Interest rates in Turkey are set to fall further, Finance Minister Berat Albayrak has said, as the country aims to return to economic growth after it was tipped into recession by last year’s currency crisis.
Speaking at a press conference on Tuesday, 30 July, the minister said he hoped to see more interest rate reductions from Turkey’s Central Bank, which a week earlier had slashed its headline rate from 24 to 19.75 per cent, said to be the bank’s single biggest cut since 2003.
The rate had been previously raised to counter the effects of inflation that hit more than 25 per cent following a huge fall in the value of the Turkish lira in August 2018, which came amid tensions in US-Turkish relations.
The reversal was the first policy decision by new Central Bank governor Murat Uysal, who took over from Murat Çetinkaya at the start of July.
Mr Çetinkaya had been dismissed from his post by President Recep Tayyip Erdoğan, who has long been an advocate of lower interest rates.
“With the serious loosening of interest rates in Turkey in the recent period and based on the fact that the interest rate trend will come down more clearly and strongly in the coming period, we have entered a period of interest rate cuts,” Mr Albayrak said, according to Turkish media reports.
“We need to express this here: the Central Bank makes its monetary policy and interest rate decisions based on its data set.”
The July rate cut was more than double what some analysts had predicted, Bloomberg reported.
“Rate cuts will begin in July and probably proceed until rates fall until say, 17% or slightly lower, before the exchange rate and financial consequences wreak havoc,” Commerzbank AG analyst Tatha Ghose said ahead of Mr Uysal’s announcement.
Murat Uysal making his first public statement as the new head of Turkey’s Central Bank
In contrast Mr Albayrak struck an upbeat tone about the prospects for the Turkish economy, declaring that the country had “left the worst behind”, as the Turkish lira hit a four-month high against the US dollar.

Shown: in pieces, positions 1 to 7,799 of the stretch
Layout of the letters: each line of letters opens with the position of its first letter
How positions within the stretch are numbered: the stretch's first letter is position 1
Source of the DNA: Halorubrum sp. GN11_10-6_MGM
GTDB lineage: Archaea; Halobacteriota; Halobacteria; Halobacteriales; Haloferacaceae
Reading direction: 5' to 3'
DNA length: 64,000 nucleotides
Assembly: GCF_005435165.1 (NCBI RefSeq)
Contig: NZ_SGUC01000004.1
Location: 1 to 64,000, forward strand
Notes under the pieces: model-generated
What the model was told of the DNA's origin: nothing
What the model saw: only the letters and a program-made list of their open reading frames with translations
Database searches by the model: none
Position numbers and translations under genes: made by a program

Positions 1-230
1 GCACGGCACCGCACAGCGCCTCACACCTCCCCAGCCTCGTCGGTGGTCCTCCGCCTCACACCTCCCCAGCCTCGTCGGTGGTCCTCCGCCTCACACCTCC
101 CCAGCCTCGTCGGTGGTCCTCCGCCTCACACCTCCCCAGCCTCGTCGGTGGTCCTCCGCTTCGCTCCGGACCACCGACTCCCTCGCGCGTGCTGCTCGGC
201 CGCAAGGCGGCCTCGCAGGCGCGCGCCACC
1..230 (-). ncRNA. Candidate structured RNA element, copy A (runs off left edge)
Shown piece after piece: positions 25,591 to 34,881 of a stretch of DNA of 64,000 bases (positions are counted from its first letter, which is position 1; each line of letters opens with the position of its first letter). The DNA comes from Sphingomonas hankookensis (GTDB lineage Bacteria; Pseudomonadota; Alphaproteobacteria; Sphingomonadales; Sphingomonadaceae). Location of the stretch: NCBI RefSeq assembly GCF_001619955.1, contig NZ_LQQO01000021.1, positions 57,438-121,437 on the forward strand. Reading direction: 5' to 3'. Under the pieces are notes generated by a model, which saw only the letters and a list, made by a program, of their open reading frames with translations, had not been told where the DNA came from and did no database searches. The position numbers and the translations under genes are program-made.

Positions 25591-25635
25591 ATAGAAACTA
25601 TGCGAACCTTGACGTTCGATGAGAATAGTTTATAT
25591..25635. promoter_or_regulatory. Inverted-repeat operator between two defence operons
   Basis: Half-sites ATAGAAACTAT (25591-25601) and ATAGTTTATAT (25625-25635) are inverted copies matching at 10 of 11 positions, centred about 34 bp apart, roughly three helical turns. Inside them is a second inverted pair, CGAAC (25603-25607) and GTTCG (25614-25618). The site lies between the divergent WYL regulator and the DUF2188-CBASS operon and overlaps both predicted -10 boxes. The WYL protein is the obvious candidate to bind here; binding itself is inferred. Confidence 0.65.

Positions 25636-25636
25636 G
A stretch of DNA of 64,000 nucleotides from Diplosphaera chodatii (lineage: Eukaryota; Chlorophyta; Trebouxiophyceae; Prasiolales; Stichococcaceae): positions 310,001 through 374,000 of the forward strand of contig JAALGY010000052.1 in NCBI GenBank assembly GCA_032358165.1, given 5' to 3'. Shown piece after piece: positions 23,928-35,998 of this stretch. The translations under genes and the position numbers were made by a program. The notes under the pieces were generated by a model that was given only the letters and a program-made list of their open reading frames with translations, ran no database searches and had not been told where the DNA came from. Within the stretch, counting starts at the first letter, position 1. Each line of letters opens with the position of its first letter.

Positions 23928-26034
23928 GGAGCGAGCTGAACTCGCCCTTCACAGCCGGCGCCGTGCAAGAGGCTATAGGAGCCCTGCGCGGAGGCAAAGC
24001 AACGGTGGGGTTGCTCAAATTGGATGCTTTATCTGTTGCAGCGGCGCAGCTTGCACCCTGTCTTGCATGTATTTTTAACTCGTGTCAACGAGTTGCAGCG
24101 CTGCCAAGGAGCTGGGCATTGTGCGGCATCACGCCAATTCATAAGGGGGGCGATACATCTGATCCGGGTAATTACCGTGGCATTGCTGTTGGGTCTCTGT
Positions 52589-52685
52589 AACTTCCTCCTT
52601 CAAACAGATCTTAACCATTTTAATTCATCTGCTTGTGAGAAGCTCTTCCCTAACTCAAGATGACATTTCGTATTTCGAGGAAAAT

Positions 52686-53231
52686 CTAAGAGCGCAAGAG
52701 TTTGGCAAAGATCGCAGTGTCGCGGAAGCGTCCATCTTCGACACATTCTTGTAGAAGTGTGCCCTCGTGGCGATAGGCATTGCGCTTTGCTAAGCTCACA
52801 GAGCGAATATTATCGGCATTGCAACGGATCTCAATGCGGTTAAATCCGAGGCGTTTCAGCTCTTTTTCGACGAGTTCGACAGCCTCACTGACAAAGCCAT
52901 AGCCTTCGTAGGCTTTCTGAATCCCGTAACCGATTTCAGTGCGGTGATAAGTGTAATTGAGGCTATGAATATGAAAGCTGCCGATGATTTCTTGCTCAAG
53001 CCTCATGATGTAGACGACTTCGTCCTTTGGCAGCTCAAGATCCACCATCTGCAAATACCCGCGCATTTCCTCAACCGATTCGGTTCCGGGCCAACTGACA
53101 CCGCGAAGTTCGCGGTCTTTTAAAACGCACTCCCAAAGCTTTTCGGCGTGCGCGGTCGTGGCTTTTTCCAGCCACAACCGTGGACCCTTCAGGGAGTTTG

“One year ago, even I did not expect such a rapid recovery,” he said, adding that foreign investors had pumped more than $10 billion into Turkey since May.
“Investors, who trust Turkey, have gained” in this period, he stated.
The possibility of US sanctions following Turkey’s purchase of the Russian-made S-400 missile system would only have a “minimal” effect on the Turkish economy, Mr Albayrak said.
Ongoing talks with Washington DC and statements by American officials pointed to a “more positive process” regarding the issue, he said.
In June at the G20 meeting in Japan, President Trump told Mr Erdoğan that Turkey had been treated “unfairly” by the Obama administration over the S-400 saga.
On Wednesday Turkey’s Central Bank cut its end-of-year inflation forecast for 2019 to 13.9 per cent, down from 14.6 per cent in its previous report, according to the Anadolu news agency.
Annual inflation is expected to fall further to 8.2 per cent in 2020 and 5.4 per cent in 2021, Mr Uysal said in his first press conference, in Ankara, as he presented the Central Bank’s latest inflation report.
A separate story by the Financial Times reported that Mr Uysal used the press conference to defend the sacking of his predecessor, saying it had been done “in line with the existing legislation”.
He also insisted that the Central Bank remained independent, but that there was a difference between “independence in the area of instruments and objectives”.
“According to the legal framework, the inflation target is determined together with the government,” the FT quoted him as saying. “But we are independent with regard to the tools we can use to achieve that objective.”
Meanwhile Turkish state lender Ziraat Bank announced that it had lowered its interest rates on housing, consumer and corporate loans as of 1 August following the Central Bank’s decision.